The Supreme Court ruled that the Home Office would have to soften it’s approach to spousal visa requirements – in particular, the minimum income threshold. It was determined that the Home Office should consider other forms of income available, not just income from employment, as ignoring other forms of support was an unnecessary obstacle. This is great news for anyone who has had their spousal visa denied.

EU Citizens to Retain Rights After Naturalisation

This case came about after a Spanish woman with dual British and Spanish citizenship through naturalisation had her spousal visa denied. She tried to bring her Algerian husband to the UK but failed to meet the strict spousal visa guidelines.

Under EU law, she would be allowed to bring her non-EEA partner to live with her without restriction, but under UK immigration law she was subject to spousal visa requirements. The Court of Justice for the European Union ruled that EU citizens should retain their rights, even if they are naturalised in the UK.

Banks and NHS to Carry out Immigration Checks

Perhaps the worst news of the year is that UK banks and the NHS are set to start immigration checks. New guidelines from the Home Office mean that medical professionals will now be able to ask to see a passport to confirm residence status before offering non-urgent treatment. Banks in the UK are also set to start checking details of the holders against illegal immigrant and overstayer lists in an attempt to make it more difficult to live in the UK illegally. Banks will also be instructed to freeze assets as an incentive for people to leave the UK quicker. This is set to come into play in January 2018.

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London Mayor Calls for New Post Study Work Visa

During a recent visit to India and Pakistan, London Mayor Sadiq Khan has called for the introduction of a new post-study work visa for international students. In 2014, reforms to the Tier 4 visa led to the closure of 900 fake colleges. The decision to end the Tier 1 post study work visa also had an impact on the number of students coming to the UK.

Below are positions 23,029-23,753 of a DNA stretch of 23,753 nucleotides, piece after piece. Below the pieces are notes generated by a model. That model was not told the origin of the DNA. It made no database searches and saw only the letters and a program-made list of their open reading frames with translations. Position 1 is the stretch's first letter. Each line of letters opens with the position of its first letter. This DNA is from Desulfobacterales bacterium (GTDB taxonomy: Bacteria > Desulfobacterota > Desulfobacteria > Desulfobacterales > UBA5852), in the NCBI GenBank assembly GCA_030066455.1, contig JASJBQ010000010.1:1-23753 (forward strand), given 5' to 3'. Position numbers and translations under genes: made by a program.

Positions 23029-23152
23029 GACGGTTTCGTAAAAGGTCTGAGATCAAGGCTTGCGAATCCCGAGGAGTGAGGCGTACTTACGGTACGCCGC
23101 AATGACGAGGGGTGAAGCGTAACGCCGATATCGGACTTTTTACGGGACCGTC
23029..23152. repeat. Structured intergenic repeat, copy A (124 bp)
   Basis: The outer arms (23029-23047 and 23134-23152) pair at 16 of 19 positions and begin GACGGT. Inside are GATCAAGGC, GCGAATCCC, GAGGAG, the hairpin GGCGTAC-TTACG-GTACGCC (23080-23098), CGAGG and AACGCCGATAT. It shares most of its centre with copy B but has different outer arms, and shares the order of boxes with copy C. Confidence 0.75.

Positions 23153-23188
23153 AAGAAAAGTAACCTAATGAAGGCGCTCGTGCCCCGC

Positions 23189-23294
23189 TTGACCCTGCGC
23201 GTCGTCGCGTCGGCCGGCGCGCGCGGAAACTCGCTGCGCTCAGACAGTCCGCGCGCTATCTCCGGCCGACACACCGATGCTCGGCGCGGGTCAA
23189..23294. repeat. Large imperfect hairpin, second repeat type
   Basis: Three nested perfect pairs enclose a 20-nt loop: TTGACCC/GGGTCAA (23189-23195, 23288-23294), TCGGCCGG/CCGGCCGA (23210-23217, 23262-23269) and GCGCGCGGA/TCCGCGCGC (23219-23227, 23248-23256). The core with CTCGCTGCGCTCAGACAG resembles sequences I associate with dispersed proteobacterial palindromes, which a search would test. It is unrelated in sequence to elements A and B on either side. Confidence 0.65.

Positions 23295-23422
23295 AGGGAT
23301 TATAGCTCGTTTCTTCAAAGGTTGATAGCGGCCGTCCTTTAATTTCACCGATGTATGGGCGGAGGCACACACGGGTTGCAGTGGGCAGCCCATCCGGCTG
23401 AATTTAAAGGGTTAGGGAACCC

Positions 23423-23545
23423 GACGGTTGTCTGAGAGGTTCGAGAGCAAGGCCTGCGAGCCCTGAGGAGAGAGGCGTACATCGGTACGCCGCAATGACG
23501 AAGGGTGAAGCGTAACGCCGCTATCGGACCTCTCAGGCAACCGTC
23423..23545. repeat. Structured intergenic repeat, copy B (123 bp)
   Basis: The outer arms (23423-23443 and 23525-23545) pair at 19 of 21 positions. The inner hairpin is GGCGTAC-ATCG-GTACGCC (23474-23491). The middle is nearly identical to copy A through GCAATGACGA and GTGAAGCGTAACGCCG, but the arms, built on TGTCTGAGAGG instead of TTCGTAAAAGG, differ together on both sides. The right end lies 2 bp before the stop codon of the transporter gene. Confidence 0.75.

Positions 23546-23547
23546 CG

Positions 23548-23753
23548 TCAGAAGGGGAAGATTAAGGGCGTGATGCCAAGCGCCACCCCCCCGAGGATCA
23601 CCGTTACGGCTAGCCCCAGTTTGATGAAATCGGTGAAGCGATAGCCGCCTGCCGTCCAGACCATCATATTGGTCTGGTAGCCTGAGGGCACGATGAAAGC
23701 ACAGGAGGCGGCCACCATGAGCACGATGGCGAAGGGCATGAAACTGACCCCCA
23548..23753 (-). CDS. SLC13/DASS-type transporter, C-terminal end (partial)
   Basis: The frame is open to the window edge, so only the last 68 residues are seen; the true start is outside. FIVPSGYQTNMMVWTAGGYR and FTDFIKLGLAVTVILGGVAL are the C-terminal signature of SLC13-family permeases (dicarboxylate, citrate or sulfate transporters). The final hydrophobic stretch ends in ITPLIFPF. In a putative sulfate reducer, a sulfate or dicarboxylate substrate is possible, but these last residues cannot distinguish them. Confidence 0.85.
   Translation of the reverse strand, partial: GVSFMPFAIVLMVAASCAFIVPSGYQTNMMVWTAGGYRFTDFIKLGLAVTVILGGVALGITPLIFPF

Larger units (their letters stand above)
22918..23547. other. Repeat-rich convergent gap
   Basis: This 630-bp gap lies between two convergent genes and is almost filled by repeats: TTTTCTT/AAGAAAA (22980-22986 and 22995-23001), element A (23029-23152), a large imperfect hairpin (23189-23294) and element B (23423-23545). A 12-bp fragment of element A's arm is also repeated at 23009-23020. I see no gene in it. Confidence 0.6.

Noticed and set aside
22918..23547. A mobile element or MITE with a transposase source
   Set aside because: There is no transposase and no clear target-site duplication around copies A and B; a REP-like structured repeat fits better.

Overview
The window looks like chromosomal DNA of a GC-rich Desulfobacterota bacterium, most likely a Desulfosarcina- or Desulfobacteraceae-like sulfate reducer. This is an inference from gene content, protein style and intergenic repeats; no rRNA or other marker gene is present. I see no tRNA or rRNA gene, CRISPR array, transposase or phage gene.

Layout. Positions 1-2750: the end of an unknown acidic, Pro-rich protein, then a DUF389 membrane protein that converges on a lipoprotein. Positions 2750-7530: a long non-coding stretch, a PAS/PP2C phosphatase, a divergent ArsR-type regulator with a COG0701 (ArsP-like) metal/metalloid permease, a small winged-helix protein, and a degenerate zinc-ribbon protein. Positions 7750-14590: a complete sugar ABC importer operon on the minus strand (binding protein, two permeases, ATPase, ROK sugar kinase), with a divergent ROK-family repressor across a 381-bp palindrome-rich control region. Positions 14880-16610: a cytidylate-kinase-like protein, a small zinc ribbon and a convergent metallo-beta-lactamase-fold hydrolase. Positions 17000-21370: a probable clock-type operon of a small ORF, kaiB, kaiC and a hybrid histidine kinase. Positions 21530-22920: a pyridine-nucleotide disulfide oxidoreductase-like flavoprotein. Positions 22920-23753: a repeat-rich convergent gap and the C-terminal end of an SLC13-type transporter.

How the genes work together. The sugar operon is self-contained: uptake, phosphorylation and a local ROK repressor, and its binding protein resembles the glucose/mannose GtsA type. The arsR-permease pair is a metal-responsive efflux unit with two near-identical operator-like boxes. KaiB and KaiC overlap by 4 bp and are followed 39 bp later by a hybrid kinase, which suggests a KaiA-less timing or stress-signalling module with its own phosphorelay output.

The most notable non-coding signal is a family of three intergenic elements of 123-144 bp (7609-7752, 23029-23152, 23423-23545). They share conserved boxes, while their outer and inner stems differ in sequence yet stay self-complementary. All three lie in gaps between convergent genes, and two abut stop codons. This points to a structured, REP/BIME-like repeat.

The changes were made when Theresa May was Home Secretary under the Conservative and Liberal Democrat coalition government. Khan blamed May directly for the fall in international students coming to the UK. He said: “The British prime minister, Theresa May got it badly wrong with her decision to close this route a few years ago. It’s not only led to a substantial drop in Indian students coming to our universities, it’s in danger of starving my city of great talent.”

A Home Office Spokesperson issued a statement about the decision to end the Tier 1 post work visa programme. The spokesperson said: “The Government recognises how important our immigration system is in ensuring that the UK is a place where talent thrives, and we are committed to creating an immigration system which best serves the people and businesses of the UK.”

In light of this, Khan proposed a new category of post-study work visa that would encourage students to stay in the UK after studying. The number of Indian students choosing to study in London has fallen by 40% since 2010. There were fewer than 5,000 Indian students in London between 2015-16.

In a speech to Indian business leaders, Khan set out his vision for encouraging more young people from India to study in London. It is hoped that this would form the foundation of a new special relationship and encourage more trade and investment between the two countries.